Of Trump and party nomination process

Donald Trump has secured enough voters to be candidate for the Republican Party. It was very clear that the Republican portiburo were against his choice and were scheming means of stopping him. Some even came out in the open in an attempt to influence public opinion and sway votes away from him so that if he does not secure enough votes for an outright win at the convention, the super delegates should influence the outcome. This was clear to Trump himself and on several occasions he had hinted of running as an independent should the party block him.

 

However, democracy is about the will of the people and the will has prevailed. The party has failed to stop Donald Trump.  

In every election, the process of identifying candidates is crucial and greatly determines the support or discontent the followers render to it. In every nomination process in Malawi misunderstandings and claims of irregularities are not absent. Quite often candidates will come out to claim that the primary elections were rigged, they were not informed in good time so that they could organize their voters, and women will just surrender due to intimidation. The result has been the increase in number of independent candidates. For the 2014 parliamentary elections there were 1,293 of which 417 were independents. While the law allows for independent candidates, of concern in this column are the situations whereby candidates decide to go solo because of the frustration and impediment within the party. Often these candidates will identify themselves as “party independent candidates” and they will even use the party regalia during their campaign and also campaign for its president. A total of 52 independents sailed through to parliament but a good percentage of them have since moved to the benches of their parties. The highest political party, the Democratic progressive Party got 50 MPs.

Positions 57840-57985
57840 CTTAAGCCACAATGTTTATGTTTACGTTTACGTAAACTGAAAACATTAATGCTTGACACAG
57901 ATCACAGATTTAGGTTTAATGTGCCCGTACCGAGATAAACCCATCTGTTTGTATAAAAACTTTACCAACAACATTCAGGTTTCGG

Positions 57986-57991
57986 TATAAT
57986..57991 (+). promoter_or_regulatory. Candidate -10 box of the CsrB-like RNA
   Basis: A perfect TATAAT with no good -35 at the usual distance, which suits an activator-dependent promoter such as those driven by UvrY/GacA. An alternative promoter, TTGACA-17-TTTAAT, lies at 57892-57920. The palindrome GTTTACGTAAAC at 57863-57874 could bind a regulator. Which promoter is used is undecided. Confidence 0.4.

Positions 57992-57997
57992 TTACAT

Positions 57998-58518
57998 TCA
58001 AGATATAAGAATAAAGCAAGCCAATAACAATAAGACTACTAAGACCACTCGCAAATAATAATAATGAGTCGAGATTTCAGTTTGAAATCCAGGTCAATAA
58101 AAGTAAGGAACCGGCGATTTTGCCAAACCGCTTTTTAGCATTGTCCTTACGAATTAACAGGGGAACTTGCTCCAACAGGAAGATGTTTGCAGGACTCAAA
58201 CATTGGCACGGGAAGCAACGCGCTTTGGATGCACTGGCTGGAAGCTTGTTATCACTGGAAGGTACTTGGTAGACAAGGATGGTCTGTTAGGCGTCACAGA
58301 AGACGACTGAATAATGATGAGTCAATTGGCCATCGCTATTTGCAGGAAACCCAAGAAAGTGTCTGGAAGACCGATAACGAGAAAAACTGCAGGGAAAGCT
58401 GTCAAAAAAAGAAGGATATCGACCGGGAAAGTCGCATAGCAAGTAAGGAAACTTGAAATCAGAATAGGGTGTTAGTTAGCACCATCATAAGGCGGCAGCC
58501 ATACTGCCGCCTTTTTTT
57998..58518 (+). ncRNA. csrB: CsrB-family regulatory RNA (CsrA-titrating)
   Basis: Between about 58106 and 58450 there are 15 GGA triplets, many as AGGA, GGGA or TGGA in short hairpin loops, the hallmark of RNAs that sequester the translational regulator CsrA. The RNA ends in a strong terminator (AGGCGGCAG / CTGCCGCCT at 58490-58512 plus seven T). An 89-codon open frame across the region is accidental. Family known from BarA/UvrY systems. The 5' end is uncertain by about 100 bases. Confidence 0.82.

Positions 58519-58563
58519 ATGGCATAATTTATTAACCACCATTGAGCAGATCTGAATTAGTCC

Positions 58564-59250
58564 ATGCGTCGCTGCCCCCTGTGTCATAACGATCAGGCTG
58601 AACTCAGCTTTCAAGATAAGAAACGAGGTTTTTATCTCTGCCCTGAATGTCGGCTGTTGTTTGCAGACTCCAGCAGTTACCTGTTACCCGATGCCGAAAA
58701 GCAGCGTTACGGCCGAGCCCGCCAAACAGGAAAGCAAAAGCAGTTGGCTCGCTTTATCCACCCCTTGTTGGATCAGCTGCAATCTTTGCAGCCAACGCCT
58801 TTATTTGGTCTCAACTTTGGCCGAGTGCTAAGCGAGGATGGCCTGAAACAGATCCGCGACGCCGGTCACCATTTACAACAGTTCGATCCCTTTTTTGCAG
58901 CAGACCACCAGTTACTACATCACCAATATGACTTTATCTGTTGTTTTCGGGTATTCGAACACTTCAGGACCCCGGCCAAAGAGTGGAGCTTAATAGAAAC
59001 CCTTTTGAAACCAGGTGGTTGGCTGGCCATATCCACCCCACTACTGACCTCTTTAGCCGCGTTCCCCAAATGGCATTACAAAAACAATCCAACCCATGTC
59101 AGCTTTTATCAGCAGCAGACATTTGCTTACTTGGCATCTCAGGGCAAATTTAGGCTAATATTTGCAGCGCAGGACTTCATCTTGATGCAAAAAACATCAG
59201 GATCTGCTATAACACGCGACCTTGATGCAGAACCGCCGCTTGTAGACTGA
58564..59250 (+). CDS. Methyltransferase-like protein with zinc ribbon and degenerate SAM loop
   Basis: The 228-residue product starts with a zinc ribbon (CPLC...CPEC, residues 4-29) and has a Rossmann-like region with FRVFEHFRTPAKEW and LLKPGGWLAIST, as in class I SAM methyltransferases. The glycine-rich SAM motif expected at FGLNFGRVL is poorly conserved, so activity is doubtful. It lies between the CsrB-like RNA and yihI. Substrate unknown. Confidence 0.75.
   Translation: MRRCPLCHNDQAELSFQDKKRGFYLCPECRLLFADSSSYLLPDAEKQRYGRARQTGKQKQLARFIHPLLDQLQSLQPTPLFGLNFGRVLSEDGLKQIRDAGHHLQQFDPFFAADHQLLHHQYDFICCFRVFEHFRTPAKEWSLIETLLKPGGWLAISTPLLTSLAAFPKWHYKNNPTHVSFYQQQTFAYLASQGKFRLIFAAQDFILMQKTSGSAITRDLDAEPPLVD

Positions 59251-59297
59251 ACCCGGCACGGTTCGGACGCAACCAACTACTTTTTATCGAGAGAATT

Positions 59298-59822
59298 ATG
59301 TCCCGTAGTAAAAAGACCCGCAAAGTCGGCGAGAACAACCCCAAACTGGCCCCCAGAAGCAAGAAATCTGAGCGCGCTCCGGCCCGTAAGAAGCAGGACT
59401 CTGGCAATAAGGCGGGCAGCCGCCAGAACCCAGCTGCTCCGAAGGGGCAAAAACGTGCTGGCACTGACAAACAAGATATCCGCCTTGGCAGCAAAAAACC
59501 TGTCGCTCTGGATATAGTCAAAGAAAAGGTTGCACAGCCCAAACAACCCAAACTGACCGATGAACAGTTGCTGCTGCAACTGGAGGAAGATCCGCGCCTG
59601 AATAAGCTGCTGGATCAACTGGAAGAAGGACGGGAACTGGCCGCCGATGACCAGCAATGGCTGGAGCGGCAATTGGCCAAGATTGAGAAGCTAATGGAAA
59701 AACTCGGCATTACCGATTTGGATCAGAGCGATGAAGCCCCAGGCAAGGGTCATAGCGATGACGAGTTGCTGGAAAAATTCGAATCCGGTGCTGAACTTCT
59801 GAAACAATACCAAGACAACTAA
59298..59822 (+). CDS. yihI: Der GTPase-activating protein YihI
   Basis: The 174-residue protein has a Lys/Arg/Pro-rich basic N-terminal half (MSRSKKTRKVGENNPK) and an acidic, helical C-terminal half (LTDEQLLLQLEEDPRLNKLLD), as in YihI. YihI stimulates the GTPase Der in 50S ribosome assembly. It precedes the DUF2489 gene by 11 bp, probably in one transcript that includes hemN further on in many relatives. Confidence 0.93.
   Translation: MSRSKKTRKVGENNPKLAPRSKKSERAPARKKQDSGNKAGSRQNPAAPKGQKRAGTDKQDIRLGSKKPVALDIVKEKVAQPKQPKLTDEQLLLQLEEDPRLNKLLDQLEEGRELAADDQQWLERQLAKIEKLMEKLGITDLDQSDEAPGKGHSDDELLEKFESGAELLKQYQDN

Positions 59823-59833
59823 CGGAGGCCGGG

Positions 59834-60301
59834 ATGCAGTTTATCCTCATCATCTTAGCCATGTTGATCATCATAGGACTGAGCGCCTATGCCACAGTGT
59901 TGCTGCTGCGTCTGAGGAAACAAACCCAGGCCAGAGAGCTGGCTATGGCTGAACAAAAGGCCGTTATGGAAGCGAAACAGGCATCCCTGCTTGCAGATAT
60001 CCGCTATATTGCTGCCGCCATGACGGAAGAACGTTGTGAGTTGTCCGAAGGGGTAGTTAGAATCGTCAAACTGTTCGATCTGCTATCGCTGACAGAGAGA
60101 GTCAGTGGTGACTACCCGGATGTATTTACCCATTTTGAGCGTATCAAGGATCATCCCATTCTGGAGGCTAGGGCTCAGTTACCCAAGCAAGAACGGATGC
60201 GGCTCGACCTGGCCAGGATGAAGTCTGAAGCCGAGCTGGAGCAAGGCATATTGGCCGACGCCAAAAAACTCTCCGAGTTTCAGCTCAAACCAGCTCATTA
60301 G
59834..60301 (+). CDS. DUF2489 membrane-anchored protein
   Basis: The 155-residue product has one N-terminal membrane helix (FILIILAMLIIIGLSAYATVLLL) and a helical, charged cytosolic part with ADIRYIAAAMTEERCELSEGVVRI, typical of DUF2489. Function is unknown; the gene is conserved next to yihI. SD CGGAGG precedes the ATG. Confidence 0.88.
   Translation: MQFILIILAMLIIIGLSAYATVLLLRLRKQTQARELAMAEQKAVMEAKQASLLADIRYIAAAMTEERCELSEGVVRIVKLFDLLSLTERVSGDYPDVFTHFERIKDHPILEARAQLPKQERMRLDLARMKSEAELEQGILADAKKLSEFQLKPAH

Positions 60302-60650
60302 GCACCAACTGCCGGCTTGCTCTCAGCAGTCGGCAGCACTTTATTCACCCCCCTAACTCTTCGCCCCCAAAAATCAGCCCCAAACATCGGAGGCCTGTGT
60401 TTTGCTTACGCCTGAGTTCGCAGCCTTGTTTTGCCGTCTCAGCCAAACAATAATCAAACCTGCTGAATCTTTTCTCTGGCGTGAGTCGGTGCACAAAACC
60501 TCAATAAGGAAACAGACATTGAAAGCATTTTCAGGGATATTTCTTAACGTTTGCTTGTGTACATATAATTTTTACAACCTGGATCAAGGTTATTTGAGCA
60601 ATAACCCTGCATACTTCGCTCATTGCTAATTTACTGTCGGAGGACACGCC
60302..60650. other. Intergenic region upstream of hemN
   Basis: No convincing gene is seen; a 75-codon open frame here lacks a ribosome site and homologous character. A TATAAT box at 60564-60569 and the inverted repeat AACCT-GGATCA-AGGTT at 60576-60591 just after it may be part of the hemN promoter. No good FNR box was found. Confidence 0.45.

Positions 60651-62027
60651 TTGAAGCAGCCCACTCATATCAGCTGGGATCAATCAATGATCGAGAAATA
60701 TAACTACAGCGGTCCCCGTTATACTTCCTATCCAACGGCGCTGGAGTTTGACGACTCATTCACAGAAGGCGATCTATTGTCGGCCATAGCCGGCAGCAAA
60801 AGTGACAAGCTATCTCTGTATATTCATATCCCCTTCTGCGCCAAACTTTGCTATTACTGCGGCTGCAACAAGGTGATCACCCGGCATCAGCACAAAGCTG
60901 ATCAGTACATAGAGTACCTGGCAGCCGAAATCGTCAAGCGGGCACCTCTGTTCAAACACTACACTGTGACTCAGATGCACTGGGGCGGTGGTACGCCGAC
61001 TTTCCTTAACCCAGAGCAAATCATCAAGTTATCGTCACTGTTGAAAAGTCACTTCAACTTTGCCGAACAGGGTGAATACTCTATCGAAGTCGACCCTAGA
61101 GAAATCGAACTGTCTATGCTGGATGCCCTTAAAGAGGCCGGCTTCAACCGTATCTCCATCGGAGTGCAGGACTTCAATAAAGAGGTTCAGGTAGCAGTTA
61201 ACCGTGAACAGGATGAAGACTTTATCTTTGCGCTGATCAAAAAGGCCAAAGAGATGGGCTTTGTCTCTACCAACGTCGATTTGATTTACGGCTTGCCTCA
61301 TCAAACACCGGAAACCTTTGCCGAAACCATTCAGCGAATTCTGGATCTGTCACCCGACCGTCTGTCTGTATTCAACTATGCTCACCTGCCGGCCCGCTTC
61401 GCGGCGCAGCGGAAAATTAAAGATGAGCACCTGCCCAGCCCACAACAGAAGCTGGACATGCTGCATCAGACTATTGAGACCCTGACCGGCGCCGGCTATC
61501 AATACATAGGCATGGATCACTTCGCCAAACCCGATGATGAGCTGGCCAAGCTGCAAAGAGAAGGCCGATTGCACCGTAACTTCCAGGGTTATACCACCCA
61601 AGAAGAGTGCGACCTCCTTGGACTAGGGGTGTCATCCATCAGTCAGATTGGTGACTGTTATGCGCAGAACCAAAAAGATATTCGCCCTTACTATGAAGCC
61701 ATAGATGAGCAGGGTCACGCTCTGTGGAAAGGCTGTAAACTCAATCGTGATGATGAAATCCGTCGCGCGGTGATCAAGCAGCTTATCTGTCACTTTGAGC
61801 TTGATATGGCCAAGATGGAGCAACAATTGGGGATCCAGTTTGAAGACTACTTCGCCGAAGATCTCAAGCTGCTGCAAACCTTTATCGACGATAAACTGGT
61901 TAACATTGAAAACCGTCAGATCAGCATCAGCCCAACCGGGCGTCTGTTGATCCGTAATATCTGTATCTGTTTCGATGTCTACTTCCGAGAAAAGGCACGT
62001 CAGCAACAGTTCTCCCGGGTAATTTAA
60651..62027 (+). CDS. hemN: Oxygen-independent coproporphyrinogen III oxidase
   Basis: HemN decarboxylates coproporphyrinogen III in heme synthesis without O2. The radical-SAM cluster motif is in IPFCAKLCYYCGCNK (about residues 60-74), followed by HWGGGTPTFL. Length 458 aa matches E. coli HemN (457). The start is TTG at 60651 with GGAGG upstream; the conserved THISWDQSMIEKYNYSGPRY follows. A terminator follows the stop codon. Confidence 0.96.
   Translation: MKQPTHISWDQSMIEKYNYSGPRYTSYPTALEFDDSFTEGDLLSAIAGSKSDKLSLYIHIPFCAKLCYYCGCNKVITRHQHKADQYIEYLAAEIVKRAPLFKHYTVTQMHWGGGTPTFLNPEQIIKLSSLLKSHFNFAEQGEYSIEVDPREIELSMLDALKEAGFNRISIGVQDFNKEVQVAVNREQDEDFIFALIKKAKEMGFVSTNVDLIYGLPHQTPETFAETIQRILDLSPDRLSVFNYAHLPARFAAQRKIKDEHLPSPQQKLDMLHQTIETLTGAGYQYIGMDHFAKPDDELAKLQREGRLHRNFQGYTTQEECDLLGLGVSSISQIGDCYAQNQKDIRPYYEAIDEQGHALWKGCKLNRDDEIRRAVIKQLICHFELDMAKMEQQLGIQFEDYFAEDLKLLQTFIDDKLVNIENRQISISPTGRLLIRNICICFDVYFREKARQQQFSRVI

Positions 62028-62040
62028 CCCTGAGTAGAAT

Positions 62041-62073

There are lessons from the American situation regarding party nomination process as follows:

Credible process: Nomination process should be handled in a credible manner. No one within the party should have powers to stop anyone from contesting or influence the results.

Equal level: all candidates should be treated equally with no advantage shown to one and denied to the other. There have been cases whereby party top brass will sit down and reverse results just because they don’t like the candidate who has won.

Access to voters and campaigning: often aspirants have complained of being blocked from meeting or campaigning to the voters. Aspirants should be given freedom to come out and express their aspirations to contest as president, MP or councilor for the party. And those who do so should not be treated with disdain more especially if the portiburo has its own choice.

Well articulated calendar: Many parties do not have well scheduled calendars. As we stand today everyone knows that the next elections will be in May 2019 but no party has a calendar that an aspirant can refer to if they would want to vie for the party ticket. If one is seen as posturing themselves as a candidate they are quickly attacked “it is not yet time for campaign” but no time is mentioned when the campaign time will begin. Elections are a cycle and a desire to contest can rise at anytime. Such a calendar can help in managing such cravings.

No impositions: Although not backed by statistics, imposed candidates find it tough to sail through and chances are high of losing to “party independent candidates”. Party leadership should allow the will of the people to prevail. Those who lose in credible primary elections have higher chances of supporting the candidature of the winner and not divide votes by contesting as independents.

Primary elections: These are important because they give people an opportunity to make a choice. In some situations parties have attempted to block primary elections just to support a party favourite candidate or an incumbent.